Statehouse action on algal bloom solutions could take time, Ohio lawmaker says

COLUMBUS, Ohio – While the Ohio Senate plans to move quickly on legislation to combat toxic algal blooms in Lake Erie, a key House member is in no rush to act on the issue.

“I don’t know if I want to say I’m going to fast-track it,” said Rep. Brian Hill, a Zanesville Republican who chairs the House Agriculture and Rural Development Committee. “We’re going to have proper hearings.”

House and Senate leaders have each pledged to take action after the toxic blooms led Toledo to ban drinking water for three days last summer, the season when the blooms are most prolific.

Lawmakers said the new bills will include proposed rules designed to reduce the phosphorus runoff that promotes the toxic blooms, including restrictions on when Northwest Ohio farmers could use fertilizer and manure. Similar legislation was defeated last month after lawmakers loaded it with amendments on unrelated issues.

Hill said he intends to push through an algal bloom bill “fairly quickly,” but only after taking the time to make sure the legislation’s done right.

“I don’t want to rush something and then find out we missed something we should have considered,” he said.

The chairman also said he’s concerned about dropping new rules on farmers just before or during the spring planting season. And in the long run, he said, taking some extra time to craft a bill won’t make much of a difference.

“At the end of the day, whatever we pass, there are still going to be algal blooms this summer and probably for the next several summers,” he said.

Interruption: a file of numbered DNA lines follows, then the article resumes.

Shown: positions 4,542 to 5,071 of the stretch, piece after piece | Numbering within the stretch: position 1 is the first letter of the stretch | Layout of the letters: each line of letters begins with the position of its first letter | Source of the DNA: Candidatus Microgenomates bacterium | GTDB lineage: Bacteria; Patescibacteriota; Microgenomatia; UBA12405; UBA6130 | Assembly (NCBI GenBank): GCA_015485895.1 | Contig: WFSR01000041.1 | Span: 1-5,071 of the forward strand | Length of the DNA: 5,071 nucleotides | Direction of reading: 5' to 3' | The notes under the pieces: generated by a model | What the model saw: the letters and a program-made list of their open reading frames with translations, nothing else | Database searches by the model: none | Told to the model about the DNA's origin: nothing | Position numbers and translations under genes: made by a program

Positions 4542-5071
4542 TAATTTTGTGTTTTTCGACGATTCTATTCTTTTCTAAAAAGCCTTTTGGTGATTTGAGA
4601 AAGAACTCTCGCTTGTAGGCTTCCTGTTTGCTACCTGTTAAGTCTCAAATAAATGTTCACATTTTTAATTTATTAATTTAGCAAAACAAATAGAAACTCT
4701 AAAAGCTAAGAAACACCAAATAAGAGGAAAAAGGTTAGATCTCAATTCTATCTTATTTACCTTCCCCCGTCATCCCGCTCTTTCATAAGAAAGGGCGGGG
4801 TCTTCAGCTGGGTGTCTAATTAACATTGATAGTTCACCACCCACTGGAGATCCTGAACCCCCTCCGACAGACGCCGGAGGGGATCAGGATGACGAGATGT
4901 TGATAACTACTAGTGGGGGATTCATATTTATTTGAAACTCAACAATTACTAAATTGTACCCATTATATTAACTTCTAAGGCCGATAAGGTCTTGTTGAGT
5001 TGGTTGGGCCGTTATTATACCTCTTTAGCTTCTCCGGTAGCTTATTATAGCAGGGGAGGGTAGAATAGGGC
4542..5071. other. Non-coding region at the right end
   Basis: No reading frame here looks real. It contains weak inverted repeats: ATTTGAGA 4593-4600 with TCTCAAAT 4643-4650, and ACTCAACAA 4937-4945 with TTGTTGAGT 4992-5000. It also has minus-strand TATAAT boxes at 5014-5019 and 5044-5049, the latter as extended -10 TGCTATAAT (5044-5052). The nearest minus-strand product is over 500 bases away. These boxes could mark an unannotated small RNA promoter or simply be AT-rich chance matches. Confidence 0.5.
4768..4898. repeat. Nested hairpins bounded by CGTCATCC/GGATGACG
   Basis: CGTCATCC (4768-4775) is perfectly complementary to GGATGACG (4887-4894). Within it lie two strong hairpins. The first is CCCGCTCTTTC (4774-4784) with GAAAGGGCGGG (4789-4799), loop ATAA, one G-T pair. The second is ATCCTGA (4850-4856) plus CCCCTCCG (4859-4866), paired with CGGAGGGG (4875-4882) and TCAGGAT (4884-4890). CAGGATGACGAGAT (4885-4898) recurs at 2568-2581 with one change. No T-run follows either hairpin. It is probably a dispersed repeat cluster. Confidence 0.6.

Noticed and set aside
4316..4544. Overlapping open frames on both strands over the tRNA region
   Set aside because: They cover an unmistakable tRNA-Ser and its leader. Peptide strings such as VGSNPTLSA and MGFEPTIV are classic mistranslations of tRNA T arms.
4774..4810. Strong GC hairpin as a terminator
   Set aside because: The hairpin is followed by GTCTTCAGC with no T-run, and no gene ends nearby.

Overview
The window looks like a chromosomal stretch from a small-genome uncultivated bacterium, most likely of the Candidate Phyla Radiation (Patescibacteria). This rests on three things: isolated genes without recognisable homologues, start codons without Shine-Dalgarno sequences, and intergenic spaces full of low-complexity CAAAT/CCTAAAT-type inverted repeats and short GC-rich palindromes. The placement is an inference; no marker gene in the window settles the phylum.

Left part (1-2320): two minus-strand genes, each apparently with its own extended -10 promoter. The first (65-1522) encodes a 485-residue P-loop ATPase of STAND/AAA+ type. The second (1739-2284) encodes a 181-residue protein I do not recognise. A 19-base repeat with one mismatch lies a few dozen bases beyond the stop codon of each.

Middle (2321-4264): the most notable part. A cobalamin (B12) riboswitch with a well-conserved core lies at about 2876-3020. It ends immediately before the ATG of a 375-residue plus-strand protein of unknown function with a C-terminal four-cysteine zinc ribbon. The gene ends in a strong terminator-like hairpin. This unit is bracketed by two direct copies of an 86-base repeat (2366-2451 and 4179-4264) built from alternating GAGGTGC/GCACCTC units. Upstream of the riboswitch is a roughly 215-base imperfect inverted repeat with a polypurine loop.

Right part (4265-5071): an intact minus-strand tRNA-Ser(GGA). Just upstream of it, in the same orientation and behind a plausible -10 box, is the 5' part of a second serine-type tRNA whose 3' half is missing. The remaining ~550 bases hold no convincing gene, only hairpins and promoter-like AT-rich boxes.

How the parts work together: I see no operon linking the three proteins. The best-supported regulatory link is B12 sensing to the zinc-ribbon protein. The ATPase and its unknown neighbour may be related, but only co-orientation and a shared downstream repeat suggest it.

Adam Rissien, director of agricultural and water policy for the Ohio Environmental Council, disagreed. He said it’s important to set fertilizer and manure restrictions in place by the time heavy spring rains arrive.

“This bill will have great effect if it’s passed in a timely manner,” he said.

Rissien said he expects lawmakers will move quickly to pass an anti-algal bloom bill. Legislation normally doesn’t become law until three months after the governor signs it into law, but Rissien predicted legislators will add an emergency clause allowing the measures to immediately take effect.

“I would actually expect something done before the springtime or even the end of winter,” he said. “We certainly applaud their sense of urgency to get something passed quickly.”

 

Photo: Ohio Senate leaders have said they intend to pass legislation to curb toxic algal blooms in Lake Erie and other bodies of water as soon as next month. But House Agriculture and Rural Development Chairman Brian Hill said House members might need more time than that to consider the legislation. (D’Arcy Egan, The Plain Dealer)

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